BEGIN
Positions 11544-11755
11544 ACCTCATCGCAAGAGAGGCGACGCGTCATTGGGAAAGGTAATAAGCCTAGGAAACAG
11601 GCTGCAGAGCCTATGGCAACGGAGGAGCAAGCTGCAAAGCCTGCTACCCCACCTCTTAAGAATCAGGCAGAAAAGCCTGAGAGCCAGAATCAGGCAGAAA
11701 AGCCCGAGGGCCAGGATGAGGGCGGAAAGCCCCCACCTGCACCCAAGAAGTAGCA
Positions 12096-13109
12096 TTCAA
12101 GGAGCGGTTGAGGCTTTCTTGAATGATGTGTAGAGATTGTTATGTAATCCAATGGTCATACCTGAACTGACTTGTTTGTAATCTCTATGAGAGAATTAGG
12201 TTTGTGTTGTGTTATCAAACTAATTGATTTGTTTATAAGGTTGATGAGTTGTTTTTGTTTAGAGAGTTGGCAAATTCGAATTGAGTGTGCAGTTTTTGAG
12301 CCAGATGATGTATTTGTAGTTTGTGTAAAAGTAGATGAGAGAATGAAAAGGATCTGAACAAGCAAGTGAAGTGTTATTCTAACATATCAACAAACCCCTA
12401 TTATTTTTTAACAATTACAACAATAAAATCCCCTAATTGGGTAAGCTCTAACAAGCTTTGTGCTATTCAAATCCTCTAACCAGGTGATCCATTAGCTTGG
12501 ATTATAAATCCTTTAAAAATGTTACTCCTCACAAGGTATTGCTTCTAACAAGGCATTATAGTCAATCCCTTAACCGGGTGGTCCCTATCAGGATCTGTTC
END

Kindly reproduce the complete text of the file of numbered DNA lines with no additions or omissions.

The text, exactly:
Positions 11544-11755
11544 ACCTCATCGCAAGAGAGGCGACGCGTCATTGGGAAAGGTAATAAGCCTAGGAAACAG
11601 GCTGCAGAGCCTATGGCAACGGAGGAGCAAGCTGCAAAGCCTGCTACCCCACCTCTTAAGAATCAGGCAGAAAAGCCTGAGAGCCAGAATCAGGCAGAAA
11701 AGCCCGAGGGCCAGGATGAGGGCGGAAAGCCCCCACCTGCACCCAAGAAGTAGCA
Positions 12096-13109
12096 TTCAA
12101 GGAGCGGTTGAGGCTTTCTTGAATGATGTGTAGAGATTGTTATGTAATCCAATGGTCATACCTGAACTGACTTGTTTGTAATCTCTATGAGAGAATTAGG
12201 TTTGTGTTGTGTTATCAAACTAATTGATTTGTTTATAAGGTTGATGAGTTGTTTTTGTTTAGAGAGTTGGCAAATTCGAATTGAGTGTGCAGTTTTTGAG
12301 CCAGATGATGTATTTGTAGTTTGTGTAAAAGTAGATGAGAGAATGAAAAGGATCTGAACAAGCAAGTGAAGTGTTATTCTAACATATCAACAAACCCCTA
12401 TTATTTTTTAACAATTACAACAATAAAATCCCCTAATTGGGTAAGCTCTAACAAGCTTTGTGCTATTCAAATCCTCTAACCAGGTGATCCATTAGCTTGG
12501 ATTATAAATCCTTTAAAAATGTTACTCCTCACAAGGTATTGCTTCTAACAAGGCATTATAGTCAATCCCTTAACCGGGTGGTCCCTATCAGGATCTGTTC